About this object

History of use

This spindle was used "for spinning nettle fibre into twine" according to the collector's catalogue and spinning wool or other fibres. Homer Barnett (1955) notes that spindle whorls used by the southern Coast Salish of British Columbia are larger than those used in the north, with a shaft that is twice as long as the whorl. In the north, fibres were spun on smaller whorls that were "twirled between the leg and palm (1955:118)." By contrast, the larger whorls were used to spin fibres that were suspended from overhead. This arrangement created a tension in the roving. Johnson and Bernick (1986) report that traditionally several different techniques were used for turning the spindle, however, contemporary weavers now make use of a spinning machine that is similar in appearance to a treadle sewing machine.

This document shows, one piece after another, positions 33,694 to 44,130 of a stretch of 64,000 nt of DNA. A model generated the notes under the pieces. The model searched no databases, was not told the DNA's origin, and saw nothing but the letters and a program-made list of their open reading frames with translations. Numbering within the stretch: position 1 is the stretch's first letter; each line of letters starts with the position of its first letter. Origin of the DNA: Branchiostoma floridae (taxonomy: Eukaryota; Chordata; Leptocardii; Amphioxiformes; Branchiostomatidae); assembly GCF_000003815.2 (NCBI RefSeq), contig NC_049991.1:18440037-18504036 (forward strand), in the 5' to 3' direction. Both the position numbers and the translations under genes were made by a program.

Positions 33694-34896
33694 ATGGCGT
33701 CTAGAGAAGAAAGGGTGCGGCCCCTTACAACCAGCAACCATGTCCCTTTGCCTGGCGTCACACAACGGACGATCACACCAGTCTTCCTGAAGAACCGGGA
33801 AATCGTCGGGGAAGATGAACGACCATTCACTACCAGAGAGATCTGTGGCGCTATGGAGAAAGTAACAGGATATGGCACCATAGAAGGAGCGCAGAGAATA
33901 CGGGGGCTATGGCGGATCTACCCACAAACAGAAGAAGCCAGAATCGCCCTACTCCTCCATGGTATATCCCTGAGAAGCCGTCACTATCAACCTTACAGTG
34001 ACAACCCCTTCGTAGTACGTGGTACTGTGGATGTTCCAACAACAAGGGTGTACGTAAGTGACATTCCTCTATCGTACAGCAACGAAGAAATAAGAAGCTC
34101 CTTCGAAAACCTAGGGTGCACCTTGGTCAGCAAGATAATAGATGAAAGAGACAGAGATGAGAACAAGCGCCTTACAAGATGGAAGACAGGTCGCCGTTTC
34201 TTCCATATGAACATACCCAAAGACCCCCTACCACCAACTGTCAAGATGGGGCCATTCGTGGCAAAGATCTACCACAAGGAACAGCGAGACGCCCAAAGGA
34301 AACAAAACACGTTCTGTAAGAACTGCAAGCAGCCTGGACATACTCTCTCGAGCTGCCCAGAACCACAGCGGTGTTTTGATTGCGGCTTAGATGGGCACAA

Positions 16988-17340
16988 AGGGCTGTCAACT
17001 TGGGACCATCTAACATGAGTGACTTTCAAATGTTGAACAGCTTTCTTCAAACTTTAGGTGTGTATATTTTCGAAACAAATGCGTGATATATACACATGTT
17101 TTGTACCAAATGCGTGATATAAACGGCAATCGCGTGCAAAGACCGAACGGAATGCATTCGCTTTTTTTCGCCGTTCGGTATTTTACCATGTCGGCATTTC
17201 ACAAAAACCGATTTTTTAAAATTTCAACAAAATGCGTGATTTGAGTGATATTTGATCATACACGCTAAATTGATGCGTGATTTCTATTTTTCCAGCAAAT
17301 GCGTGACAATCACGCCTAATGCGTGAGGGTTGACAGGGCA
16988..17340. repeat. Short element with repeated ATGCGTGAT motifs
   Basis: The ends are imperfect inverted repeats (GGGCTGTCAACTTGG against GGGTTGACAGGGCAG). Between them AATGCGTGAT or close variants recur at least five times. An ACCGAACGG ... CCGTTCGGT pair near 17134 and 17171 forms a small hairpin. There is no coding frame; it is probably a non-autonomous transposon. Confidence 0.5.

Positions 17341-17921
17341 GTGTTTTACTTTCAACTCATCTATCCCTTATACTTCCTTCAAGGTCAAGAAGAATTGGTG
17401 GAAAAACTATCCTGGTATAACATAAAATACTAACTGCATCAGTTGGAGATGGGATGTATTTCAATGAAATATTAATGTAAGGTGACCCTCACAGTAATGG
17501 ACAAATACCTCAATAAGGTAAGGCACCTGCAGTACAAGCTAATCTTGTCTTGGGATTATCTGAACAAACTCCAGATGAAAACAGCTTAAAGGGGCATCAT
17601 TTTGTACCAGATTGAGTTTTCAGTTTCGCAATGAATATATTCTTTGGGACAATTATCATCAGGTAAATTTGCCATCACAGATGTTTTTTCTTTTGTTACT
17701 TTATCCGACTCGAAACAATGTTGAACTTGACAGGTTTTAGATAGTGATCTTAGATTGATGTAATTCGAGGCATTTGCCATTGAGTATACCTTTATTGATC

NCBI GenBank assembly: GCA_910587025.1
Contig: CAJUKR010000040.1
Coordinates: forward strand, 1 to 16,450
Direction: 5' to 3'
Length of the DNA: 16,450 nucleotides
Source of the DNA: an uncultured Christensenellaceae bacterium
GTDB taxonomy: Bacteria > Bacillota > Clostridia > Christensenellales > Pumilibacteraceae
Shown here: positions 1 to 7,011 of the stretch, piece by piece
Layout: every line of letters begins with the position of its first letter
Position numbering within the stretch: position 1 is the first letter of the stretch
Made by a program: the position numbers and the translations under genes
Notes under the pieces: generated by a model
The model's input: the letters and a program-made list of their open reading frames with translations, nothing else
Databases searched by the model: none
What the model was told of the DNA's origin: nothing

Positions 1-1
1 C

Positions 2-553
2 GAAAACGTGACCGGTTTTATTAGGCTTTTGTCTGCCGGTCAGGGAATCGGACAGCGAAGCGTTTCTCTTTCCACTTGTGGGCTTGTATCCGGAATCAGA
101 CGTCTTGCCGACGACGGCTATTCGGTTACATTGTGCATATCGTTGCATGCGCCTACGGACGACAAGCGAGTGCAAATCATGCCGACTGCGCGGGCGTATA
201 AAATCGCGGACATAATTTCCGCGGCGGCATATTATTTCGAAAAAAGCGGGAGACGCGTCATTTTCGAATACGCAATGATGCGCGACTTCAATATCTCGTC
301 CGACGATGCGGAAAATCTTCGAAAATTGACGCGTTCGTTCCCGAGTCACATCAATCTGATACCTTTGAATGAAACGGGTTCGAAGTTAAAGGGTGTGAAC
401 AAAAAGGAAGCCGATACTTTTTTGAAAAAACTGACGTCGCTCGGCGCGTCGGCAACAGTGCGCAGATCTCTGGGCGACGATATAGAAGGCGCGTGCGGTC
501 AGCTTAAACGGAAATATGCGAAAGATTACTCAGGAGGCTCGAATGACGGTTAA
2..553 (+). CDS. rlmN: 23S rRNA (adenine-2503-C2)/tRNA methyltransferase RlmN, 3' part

Cultural context

weaving; spinning; textiles

Physical description

Wooden spindle whorl (parts a-b), consisting of a disc with central hole (a) and long wooden spindle (b). Raised lip around opening on convex ventral surface of whorl; dorsal surface is flat. Decorated on the convex surface with images, in pencil, of two whales and a human figure. One of the whales also has a small human figure depicted on its back. The spindle shaft narrows at each end, and one end is wider than the other.